The Vaccines for Children (VFC) Program is a federally funded program, overseen by the Advisory Committee on Immunization Practices (ACIP) and the Center for Disease Control, created to get children whose families can’t afford vaccines, vaccines. The VFC Program works like this: the CDC buys and distributes vaccines to state and local health agencies, who give them to
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VFC registered local physicians offices and clinics. Those private offices and clinics then distribute those vaccines to qualifying children.
If that all seems like a good thing to you, you’re not alone in your perception. However, the VFC program is not without its share of challenges. Since its inception, the VFC program has struggled to keep vaccines stored at proper temperatures, so much so, that the Inspector General Published preformed an investigation of the program, and in its report, stated, “VFC vaccines stored by 76 percent of the 45 selected providers were exposed to inappropriate temperatures for at least 5 cumulative hours during that period [2 weeks].”
If that seems like a bad thing, you’re not alone in your perception. In fact, you’re correct. Extreme temperatures negatively influence a vaccine’s potency. Vaccines that aren’t as potent don’t protect (it seems contradictory, but trust us and science on this) those who are vaccinated.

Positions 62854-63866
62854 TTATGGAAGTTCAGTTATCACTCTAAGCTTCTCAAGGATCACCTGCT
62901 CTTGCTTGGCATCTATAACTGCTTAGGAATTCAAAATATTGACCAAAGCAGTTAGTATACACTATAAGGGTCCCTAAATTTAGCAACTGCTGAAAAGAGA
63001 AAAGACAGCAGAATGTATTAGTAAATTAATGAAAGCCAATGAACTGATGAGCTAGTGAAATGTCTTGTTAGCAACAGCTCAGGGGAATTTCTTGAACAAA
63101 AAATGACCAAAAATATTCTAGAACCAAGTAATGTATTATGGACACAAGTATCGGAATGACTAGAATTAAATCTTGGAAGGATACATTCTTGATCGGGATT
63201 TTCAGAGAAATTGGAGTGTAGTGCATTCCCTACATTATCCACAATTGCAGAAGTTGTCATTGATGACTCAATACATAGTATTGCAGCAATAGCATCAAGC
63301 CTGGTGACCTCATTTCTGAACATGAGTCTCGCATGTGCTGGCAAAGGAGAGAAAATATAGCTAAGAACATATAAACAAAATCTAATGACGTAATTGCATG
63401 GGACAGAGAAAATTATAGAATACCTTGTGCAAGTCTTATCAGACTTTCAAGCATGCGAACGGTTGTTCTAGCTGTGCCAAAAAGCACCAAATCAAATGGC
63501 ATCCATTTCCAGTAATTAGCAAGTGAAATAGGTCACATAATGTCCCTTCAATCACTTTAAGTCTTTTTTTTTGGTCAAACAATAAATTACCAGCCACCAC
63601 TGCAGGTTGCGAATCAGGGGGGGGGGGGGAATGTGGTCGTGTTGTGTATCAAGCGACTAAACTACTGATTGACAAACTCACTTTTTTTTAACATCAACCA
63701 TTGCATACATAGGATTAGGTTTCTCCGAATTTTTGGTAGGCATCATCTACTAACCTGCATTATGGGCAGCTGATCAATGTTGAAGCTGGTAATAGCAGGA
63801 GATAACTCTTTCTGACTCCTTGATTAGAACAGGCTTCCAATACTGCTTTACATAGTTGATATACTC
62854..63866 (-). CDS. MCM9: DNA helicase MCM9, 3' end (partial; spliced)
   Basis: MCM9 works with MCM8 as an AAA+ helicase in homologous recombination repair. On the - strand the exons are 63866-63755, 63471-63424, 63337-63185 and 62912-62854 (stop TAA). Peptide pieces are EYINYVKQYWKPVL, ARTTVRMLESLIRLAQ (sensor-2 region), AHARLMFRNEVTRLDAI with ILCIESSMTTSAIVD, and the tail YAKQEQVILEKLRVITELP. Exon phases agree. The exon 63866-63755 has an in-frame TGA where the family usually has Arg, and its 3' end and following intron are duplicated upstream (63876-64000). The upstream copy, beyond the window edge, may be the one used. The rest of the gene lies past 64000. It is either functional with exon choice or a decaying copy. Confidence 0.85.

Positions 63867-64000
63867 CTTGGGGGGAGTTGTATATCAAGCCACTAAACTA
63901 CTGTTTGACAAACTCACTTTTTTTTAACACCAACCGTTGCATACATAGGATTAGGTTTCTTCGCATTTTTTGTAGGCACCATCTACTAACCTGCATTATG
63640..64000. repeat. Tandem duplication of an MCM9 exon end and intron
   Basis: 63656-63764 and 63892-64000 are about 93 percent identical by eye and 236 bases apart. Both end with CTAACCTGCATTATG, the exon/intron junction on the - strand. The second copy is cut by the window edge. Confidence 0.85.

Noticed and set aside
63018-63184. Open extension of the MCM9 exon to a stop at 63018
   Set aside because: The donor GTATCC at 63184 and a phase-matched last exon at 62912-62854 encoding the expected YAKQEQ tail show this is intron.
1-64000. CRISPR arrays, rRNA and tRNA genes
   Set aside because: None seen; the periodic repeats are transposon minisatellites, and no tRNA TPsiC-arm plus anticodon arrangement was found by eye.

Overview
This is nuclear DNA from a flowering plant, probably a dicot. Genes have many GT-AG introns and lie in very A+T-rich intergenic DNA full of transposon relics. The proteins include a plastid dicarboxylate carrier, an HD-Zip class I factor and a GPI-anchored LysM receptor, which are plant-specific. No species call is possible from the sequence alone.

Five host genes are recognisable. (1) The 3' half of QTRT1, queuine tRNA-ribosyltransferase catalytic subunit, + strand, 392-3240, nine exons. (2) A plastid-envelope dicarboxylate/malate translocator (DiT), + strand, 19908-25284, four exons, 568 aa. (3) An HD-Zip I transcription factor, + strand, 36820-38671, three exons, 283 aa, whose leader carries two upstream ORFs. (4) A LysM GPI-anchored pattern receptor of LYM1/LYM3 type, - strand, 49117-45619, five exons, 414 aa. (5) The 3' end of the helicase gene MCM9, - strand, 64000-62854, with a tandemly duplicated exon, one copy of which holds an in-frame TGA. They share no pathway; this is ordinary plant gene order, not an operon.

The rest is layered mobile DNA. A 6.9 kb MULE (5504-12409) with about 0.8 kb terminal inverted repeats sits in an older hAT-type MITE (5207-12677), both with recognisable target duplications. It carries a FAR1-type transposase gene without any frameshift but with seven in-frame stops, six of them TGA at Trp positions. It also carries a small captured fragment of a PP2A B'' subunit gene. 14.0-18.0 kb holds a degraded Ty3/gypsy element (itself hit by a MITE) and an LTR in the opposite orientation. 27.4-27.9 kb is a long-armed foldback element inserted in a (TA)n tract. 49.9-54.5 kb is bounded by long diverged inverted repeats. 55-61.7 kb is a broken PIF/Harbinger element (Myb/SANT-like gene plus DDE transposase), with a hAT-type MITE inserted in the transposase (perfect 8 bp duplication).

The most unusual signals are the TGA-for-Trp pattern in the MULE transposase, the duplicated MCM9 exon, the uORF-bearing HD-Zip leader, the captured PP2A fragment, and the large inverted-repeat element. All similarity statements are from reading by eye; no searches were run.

“How hard is this?” you may ask. “How hard is it to keep vaccines cold?” Actually, kind of tough. Just sticking vaccines in a fridge isn’t enough. Why? First, you have to prove that the fridge is cold enough. Do you know the temperature of your fridge at home? What’s cold enough? More on that later. How do you prove your fridge was cold? More on that later. What about transportation? More on that later.
This is the first in a series of blog posts by Dickson named “The VFC Storage Series.” We’ve written 5 blog posts on all things VFC, from acceptable fridges, to thermometer calibrations to the backup vaccine coordinator requirements. These posts are targeted at a wide audience. Whether you are a VFC provider, pediatrician, a nurse who works in a large hospital, or just someone generally interested in vaccine safety, you will find useful information (we hope) throughout the series, along with our own analysis of the practices, which will produce digestible blog posts (again, we hope) pertaining to this disputed and constantly changing subject.
On that note, here are some VFC resources . . .
Websites You Should Have Already Visited:
Things To Look At:
Tags: Healthcare, vaccines